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Montem Ultra Strong Trekking Poles

rated 2.0 of 5 stars
photo: Montem Ultra Strong Trekking Poles rigid trekking pole

These Montem poles have shown that they may function well as a good, dependable choice of trekking poles for the economy-minded adventurer. The features on the poles make them easy to use in a variety of conditions. They may not be the lightest poles available, but their affordable price and durability make them suitable for most recreational hikers and walkers.


  • Economy pricing for a strong and durable pole
  • Collapse to 24" for storage and transport
  • Extended non-slip pole grips
  • Comfortable wrist straps


  • Grips can be slippery with dry bare hands
  • Directions and packaging information seem incomplete
  • Need to really tighten and re-tighten up the screws on adjusters to prevent slippage
  • Company’s warranty policy appears inconsistent


When I was offered the chance to review these trekking poles, I readily agreed, looking forward to giving a good tough test to these economy poles. I have become a firm believer in the value of using poles for hiking. I hike year-round, in all conditions, and have come to depend on my poles for support on climbs and downhills, balance, stability on uneven surfaces, testing uncertain trail condition in my path, and as a means to relieve some pressure on my aging knees. I expect my poles to be durable, strong, with aggressive tips, and comfortable grips. My poles tend to take a beating, and I can report that these Montem Poles have lived up to my demands and expectations.

griff-lunar-cotton-brook-icy-12c.jpg                                             Acres of pure ice, a lunar landscape


Montem produces five models of trekking poles, with variable price points, performance features, and technology/composition of materials. I received the “Ultra Strong Trekking Poles”, which are said to be their “Best Selling” poles. However, I initially was uncertain of which model I had received, since the packaging to which the poles come attached, and graphics on the poles do not identify the model.

The label on the plastic bag in which the poles were packed said only Hiking/Walking/trekking… Y) Crafted by Montem (Black). By searching the SKU number on the plastic bag in which the packed poles arrived, I was linked to websites identifying them as the Ultra Strong Poles. I examined photos of this model pole on the Montem website, and noted that upon extending the pole shaft. there is a graphic Duralumin 7075. This, and examining the grip and adjustment features, verified the model of pole; it would be nice if the attached cardboard or plastic packaging identified the model, so that you could be sure you receive the poles you desire.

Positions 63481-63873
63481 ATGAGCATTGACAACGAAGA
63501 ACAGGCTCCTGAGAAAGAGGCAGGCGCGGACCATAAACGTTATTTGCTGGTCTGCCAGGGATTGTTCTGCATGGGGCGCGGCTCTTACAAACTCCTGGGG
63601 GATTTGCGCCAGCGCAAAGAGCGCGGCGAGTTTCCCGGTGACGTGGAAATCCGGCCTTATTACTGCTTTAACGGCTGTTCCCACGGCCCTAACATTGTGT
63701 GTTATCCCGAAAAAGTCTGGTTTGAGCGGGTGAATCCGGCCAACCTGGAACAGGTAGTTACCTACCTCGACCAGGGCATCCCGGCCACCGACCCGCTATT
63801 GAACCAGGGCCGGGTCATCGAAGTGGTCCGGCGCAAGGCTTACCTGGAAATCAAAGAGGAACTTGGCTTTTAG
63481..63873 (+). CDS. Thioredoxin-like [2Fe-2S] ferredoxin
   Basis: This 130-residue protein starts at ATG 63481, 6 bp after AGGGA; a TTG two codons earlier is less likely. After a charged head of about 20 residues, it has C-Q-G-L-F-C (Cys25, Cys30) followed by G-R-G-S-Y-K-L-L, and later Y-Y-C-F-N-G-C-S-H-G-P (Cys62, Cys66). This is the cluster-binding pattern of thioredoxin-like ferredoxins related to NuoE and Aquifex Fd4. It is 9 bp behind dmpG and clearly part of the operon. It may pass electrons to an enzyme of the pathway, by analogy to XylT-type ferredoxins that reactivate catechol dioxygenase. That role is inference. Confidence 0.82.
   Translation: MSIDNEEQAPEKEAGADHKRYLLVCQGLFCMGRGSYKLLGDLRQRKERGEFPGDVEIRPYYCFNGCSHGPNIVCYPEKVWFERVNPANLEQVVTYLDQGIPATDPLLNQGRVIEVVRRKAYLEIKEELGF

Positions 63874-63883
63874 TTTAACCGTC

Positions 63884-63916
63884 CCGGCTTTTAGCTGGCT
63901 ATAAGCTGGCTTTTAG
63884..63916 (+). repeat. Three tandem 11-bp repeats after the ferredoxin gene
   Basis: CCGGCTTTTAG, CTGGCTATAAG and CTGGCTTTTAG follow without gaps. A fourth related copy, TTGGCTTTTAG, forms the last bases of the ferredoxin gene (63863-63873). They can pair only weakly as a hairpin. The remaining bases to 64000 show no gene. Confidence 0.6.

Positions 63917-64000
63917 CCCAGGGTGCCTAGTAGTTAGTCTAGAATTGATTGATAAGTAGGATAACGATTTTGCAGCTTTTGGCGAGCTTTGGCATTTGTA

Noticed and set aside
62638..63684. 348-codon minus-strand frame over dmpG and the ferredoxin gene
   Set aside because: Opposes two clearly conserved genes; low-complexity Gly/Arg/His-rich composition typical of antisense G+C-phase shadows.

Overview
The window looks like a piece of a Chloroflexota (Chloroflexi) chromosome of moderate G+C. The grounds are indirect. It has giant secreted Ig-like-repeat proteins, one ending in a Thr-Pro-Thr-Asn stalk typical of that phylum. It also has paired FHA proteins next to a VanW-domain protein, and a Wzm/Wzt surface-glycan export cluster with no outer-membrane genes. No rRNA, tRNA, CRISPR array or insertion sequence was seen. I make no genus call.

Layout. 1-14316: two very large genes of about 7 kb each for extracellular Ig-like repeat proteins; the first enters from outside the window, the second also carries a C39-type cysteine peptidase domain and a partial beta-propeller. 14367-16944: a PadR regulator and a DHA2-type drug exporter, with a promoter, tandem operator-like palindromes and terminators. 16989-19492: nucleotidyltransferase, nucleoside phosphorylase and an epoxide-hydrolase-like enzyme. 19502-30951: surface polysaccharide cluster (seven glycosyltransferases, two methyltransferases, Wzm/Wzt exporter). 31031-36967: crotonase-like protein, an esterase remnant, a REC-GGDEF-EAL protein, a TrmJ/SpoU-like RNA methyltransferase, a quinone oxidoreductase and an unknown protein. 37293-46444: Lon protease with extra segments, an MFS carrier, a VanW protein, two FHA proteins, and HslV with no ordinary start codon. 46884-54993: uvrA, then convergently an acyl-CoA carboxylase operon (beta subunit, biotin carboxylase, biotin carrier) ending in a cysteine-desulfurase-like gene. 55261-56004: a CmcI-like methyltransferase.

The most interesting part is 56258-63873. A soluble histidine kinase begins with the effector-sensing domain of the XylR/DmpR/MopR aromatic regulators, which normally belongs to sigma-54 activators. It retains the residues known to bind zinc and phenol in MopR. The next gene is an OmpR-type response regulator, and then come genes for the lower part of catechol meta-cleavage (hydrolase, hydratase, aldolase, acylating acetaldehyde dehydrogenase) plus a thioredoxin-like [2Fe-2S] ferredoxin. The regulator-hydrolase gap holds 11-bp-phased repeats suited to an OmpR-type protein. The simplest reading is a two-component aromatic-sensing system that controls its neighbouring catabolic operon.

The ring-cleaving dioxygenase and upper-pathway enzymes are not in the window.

Montem’s extensive website describes a plethora of ways in which you can use their poles. In addition to benefits for hiking, they talk of poles being used for defending yourself against wild animals, deflecting backcountry nuisances, serving as tent poles, emergency first aid splints, and  for Nordic walking, strolls in the park or trips to the supermarket.

I never used the poles as tent or lean-to supports. I am well aware of the potential use of poles as an emergency splint, and thankfully, never had to test out that potential use! I never had to fend off any bears, but I did use the poles to ward off a loose dog. The poles were used mostly on our mountain trails...though I will admit, during a particularly nasty ice storm, I used the poles to help me securely get across my ice glazed driveway and a nasty parking lot. 

new-poles-test-8.jpg                                                  A very icy walk to the car

During the four-month testing period, I used the poles, usually without the enclosed rubber walking tip, for hiking around northern Vermont. Trail conditions included mud, crusty snow, rocks, ice, wet leaves, slush, and snow.  Temperature range was from below zero to 60 degrees (f ).

The trails I frequent are commonly referred to as “moderate”, with difficulty increasing with worsening conditions. I used the poles with gloves, as well as with bare hands on warmer days. The poles were usually in my hands, in use, though I did hike a few times with the poles secured to my pack, since their compactability is advertised as a positive feature. I did try the poles on pavement, with the rubber walking tip, for a few short walks.

edgar-callagys-pole-ice-11.jpg                                 An icy and rocky early December hike in Vermont

new-pole-test-8.jpg                                                Bare rock section of trail


Pole design features and Performance:

Shaft material: These pole have aluminum shafts. The Duralumin 7075 material is strong, and the poles have maintained shape and performance. No distortion in the pole shaft has been noted, and they still telescope up/down  in size as efficiently as when new. The poles securely support pressure and weight being applied (as in support on gnarly downhills or stream crossings).

The poles weigh 9.2 oz. each, approximately 2 oz. more per pole than the Montem Carbon Fiber model pole. This is an economically priced trekking pole, so that minimal difference in weight seems unimportant. The poles I received are black; I have noticed some chipping of the black surface. The length marking numbers (in metric)  have remained easily visible.